by Steve Laws | Mar 26, 2018
Those who work with crowds depend upon knowledge of crowd psychology in order to enhance positive crowd experiences, maintain safety and security, and to manage risks.
During my studies in crowd science and safety management, I have increasingly pondered this question:
“In emergency situations, how do I know that my stewarding staff deployed at this event will behave and react in the ways I expect and planned?”
A colleague from a prominent national sports stadium recently commented to me that you never really know how a steward is going to behave in an emergency. This comment was thought provoking! In writing contingency and emergency plans what do you take for granted? That your safety and security teams will behave in the model way to execute your plan?
Well, how do you know?
Every steward should be working towards or have qualified with a level 2 NVQ in Spectator Safety, or equivalent training standard for crowded places. It is expected that stewards should complete their training and assessment, and have obtained external qualification or certification within 12 months dating from the start of their first induction training (6th Edition -Draft guide to safety at sports grounds) . During their training each steward would have been instructed, coached and assessed to maintain the standards expected to qualify. They should be able to describe and reflect in their duties the appropriate standards of behaviour expected at spectator events. The main theme for this is:
‘It is important for stewards to maintain in control at all times at spectator events. This needs to be done in a calm and controlled manner in order to keep the crowd from getting unnecessarily aggravated and makes them have belief that you are there to help them. It is vital for them to be reliable, trustworthy and conduct themselves in the correct manner to gain the trust of the public as well as keeping a high standard of health and safety. Public behaviour is easily influenced by the behaviour and attitude of a steward, for example if a steward appears calm and polite this will gain a similarly polite response from members of the public.’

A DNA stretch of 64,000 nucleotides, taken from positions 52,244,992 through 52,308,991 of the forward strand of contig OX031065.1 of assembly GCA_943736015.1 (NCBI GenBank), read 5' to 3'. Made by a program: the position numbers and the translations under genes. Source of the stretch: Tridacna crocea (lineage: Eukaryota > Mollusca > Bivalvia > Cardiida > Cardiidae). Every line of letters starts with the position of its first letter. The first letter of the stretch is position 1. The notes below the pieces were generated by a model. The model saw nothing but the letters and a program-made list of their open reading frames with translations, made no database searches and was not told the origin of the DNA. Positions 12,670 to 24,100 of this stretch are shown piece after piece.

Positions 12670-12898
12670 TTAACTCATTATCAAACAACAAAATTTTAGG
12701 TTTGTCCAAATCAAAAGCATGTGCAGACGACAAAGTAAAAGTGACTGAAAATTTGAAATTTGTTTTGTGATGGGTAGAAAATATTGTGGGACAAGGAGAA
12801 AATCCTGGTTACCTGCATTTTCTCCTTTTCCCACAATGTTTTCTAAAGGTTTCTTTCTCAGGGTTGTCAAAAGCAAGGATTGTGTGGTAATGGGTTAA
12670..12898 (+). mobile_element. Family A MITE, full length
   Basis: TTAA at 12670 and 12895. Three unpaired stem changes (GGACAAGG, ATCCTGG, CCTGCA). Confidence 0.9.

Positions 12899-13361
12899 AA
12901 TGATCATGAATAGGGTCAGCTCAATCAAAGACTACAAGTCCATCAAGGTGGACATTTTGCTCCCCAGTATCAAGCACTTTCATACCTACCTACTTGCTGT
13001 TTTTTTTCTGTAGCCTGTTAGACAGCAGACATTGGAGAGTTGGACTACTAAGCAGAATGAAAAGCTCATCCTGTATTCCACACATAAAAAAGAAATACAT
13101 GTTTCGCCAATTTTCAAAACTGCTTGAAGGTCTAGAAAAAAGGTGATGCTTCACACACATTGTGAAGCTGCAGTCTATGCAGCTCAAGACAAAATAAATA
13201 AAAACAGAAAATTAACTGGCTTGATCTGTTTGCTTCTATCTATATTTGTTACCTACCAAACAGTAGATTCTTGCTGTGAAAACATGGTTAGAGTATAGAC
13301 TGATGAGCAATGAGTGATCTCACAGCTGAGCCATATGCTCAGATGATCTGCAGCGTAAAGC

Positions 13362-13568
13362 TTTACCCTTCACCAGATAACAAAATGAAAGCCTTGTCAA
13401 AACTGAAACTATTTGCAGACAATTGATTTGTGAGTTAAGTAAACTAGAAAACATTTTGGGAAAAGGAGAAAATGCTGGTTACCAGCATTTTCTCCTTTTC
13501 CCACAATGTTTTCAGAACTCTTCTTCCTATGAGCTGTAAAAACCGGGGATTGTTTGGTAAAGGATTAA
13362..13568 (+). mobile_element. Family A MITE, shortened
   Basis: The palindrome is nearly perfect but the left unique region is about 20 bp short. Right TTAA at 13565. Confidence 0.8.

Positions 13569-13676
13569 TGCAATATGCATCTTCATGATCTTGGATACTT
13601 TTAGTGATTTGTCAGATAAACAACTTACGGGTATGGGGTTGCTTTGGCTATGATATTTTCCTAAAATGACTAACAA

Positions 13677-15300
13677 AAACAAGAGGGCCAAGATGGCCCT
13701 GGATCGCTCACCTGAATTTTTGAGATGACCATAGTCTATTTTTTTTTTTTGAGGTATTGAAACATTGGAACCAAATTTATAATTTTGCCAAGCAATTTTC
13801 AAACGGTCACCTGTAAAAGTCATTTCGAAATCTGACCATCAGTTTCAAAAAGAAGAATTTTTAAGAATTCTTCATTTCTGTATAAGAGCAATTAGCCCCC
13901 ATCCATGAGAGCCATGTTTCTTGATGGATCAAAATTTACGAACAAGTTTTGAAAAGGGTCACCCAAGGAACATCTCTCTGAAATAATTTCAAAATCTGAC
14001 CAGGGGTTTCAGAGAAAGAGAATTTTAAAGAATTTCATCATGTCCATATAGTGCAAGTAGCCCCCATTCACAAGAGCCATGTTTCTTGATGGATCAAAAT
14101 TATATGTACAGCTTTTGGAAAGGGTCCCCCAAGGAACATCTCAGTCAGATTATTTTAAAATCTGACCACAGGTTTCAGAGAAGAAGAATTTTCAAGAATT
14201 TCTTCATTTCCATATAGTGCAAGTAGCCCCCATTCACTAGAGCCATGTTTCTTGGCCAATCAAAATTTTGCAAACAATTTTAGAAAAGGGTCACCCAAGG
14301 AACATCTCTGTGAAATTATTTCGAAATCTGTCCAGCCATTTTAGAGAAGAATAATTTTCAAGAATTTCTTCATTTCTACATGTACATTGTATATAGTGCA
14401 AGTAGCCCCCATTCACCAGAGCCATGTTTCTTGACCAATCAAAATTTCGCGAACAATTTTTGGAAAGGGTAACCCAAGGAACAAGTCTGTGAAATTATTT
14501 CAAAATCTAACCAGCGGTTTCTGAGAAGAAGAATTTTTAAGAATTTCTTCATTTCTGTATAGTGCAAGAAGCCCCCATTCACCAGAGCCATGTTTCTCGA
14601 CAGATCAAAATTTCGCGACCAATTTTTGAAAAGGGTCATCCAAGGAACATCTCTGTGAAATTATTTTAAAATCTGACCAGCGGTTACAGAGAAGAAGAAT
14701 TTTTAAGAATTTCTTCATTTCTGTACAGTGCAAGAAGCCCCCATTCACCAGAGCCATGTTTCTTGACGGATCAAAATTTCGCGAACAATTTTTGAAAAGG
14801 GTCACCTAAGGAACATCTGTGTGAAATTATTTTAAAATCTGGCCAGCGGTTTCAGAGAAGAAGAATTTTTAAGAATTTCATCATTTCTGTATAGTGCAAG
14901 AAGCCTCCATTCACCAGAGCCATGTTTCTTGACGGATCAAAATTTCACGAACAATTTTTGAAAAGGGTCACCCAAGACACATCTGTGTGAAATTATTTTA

In this strikingly poignant photo taken from the aftermath of the bombing at Manchester Arena 2017 (Associated Press), I am reminded that stewards are human, vulnerable and like everyone have the basic instinct for flight or flight in life threatening situations.
The fight-or-flight response (also called hyperarousal, or the acute stress response) is a physiological reaction that occurs in response to a perceived harmful event, attack, or threat to survival. It was first described by Walter Bradford Cannon (1929 – Bodily changes in pain, hunger, fear and rage).
In considering this as a possibility, isn’t it the responsibility therefore for venue safety and security management to consider and factor in how their staff will respond to what is being required of them in an emergency scenario?
Are you and your staff prepared? I have led and been involved in a number of emergency planning exercises to test the readiness of a venue and their management to prepare, mitigate, respond and execute their emergency contingency plans. You may be saying to yourself right now;
‘Well I know I am ready and my plans are robust and effective’.
This may sound extreme, but what if, just imagine for a moment, what would happen to the execution of a well crafted emergency plan if key staff carrying out key roles froze or fled their posts?
Someone once said of me ” Steve always remains so calm and level headed when everyone else seems so stressed out and losing their way. ” I wasn’t always like that! I learnt to behave that way though many many experiences where my resolve, ability for clear thinking, behaviours in extremis and skills were put to the test.
We have worked alongside a number of national event and security companies supplying staff to venues and events throughout the UK. We have trained 1000’s of staff for their NVQ’s and supported safety management training to gain their required qualifications. This has led me to speak with and interview many staff about their experiences across the industry. People have shared their experiences during critical incident debriefs and I have seen these individuals reach their ‘new normal’ following their involvement in terrorist incidents.
This brings me back to the core theme of this post…….. How will you ensure (in an emergency) that your staff will support you and carry out their roles as you have planned?
If you would like some support and advice on how to answer this question, then I would be pleased for you to get in touch. Thank you for your time to read this post.